StackEngine is an early-stage startup that helps to manage and automate Docker containers. Containers are being lauded as the biggest thing since virtualization, promising to change the way IT is done. But the parallels between virtualization and containerization don’t stop there. While they fix major problems, they also both require a new approach to operations and management.
StackEngine wants to solve what it says is an emerging Docker management bottleneck. While developers love the new approach that makes it easier to deploy and move applications, the wider organization needs tools and best practices to help them quickly and simply launch "Dockerized" products and services.
Containers don’t remove the complexity of managing the overall infrastructure, change and configuration control, as well as capacity and resource management for the infrastructure underneath.
StackEngine is part of a new breed of companies emerging to offer Docker management. Example of another early-stage company trying to solve these problems is Shippable.
StackEngine has raised a $1 million round of seed funding to help it mature its platform and set the stage for future growth. The funding comes from Silverton Partners and LiveOak Venture Partners.
StackEngine is currently in "private alpha" with about 15 customers and plans to use the round to move towards general availability in the fourth quarter.
The company was co-founded by Bob Quillin and Eric Anderson, formerly of CopperEgg (monitoring), Hyper9, which was acquired by SolarWinds to become its virtualization management product, and VMware.
“Virtualization was the predecessor,” said Anderson. “Docker is potentially the next VMware. Just as an ecosystem evolved around helping operations around virtualization, we saw the same ingredients now brewing for the Docker ecosystem.”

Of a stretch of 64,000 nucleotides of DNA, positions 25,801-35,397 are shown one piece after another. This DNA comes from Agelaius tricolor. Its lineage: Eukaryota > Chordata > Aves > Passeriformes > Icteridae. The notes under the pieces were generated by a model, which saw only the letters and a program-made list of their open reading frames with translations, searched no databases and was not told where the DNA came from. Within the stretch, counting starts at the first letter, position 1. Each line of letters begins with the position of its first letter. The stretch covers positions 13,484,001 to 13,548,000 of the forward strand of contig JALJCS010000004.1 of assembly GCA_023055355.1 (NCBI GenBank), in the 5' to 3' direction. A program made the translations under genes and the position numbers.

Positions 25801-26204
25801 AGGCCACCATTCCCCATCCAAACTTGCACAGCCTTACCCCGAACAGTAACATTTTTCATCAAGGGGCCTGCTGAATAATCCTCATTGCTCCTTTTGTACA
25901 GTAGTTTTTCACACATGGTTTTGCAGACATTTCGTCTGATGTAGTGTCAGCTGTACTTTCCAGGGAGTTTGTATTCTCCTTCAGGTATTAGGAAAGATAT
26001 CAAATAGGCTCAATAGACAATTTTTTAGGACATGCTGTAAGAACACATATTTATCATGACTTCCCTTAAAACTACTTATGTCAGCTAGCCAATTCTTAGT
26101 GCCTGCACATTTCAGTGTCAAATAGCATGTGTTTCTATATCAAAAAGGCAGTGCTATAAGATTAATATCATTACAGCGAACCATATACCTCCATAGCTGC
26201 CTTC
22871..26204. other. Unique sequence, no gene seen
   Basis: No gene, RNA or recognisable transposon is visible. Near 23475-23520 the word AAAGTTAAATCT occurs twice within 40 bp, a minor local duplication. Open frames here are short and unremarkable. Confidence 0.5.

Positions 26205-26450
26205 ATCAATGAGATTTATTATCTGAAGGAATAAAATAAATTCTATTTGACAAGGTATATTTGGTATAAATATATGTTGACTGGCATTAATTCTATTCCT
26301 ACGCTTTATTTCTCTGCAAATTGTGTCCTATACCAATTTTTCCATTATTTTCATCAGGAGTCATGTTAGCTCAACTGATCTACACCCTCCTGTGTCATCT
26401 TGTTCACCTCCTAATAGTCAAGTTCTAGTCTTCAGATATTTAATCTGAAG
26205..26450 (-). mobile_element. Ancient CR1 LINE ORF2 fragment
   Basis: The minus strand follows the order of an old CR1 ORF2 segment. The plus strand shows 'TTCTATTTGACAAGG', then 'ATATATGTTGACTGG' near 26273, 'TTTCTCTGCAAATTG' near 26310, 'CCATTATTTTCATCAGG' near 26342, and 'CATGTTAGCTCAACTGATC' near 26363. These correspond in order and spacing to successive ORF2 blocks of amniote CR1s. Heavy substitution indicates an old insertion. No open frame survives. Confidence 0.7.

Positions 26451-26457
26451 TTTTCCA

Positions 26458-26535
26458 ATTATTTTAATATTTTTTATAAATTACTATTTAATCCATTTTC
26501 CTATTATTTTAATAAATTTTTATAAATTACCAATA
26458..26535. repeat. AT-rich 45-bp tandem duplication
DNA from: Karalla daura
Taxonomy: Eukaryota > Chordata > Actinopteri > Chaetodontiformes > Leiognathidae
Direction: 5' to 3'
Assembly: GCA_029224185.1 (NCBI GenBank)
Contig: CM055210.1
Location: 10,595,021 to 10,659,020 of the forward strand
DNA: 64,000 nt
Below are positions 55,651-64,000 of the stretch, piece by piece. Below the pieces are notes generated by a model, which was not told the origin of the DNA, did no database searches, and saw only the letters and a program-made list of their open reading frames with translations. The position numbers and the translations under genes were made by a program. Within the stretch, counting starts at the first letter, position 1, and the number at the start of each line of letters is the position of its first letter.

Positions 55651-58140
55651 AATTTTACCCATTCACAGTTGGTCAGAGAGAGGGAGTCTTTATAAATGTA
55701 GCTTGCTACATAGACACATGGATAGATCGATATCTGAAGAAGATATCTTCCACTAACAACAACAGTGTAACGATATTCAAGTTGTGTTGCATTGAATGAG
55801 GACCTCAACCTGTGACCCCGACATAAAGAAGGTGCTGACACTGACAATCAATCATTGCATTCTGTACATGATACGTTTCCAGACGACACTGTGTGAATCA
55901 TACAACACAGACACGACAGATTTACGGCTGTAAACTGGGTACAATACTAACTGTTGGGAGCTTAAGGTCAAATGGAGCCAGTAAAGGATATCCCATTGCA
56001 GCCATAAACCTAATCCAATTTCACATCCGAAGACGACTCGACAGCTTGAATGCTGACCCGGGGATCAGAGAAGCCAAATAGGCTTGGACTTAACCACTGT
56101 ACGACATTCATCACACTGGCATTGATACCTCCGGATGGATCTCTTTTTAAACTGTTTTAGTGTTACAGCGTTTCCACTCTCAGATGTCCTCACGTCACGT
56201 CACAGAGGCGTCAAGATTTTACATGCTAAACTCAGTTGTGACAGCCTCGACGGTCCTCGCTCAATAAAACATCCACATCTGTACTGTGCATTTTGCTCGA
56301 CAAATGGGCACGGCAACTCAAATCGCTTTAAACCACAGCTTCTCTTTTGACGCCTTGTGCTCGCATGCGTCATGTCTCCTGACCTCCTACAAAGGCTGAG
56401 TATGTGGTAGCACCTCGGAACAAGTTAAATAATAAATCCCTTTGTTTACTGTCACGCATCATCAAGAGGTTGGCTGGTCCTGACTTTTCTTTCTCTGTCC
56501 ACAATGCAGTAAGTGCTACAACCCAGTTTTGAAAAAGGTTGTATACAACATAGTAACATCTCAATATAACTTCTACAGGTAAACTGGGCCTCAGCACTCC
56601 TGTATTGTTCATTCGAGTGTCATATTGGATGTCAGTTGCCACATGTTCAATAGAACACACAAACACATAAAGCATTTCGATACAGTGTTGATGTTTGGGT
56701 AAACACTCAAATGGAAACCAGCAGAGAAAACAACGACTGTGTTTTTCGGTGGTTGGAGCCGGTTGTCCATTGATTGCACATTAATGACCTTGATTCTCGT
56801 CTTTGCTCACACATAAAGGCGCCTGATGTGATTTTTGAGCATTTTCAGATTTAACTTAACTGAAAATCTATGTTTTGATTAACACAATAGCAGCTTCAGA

Containers solve a huge problem in IT by packaging an application and taking its dependencies with it as it moves to where it needs to go. “Docker solves the huge problem of systems management, virtualization management,” said Quillin. ”This has been an issue for last 10-20 years. Now there’s no more dependency issue on the server, but I have new problems up the stack. How do I harness all of that power Docker gives me? Where should I run it?”
Channeling Spider-Man, Quillen said, "With all that power comes some responsibility. There’s cost controls, performance constraints…
"StackEngine agents run across the host and virtual machine forming a management mesh. It gives real time understanding of the containers that are running, and how the host is performing. There’s a lot of value in providing management visibility of what you have. We’re adding in the ability to do actions as well. Visibility and monitoring is moving to actions and orchestration.”
The company believes that with the early history and up-swell of interest in Docker, this next wave of containerization will help the industry move to the next level, getting containers to the enterprise.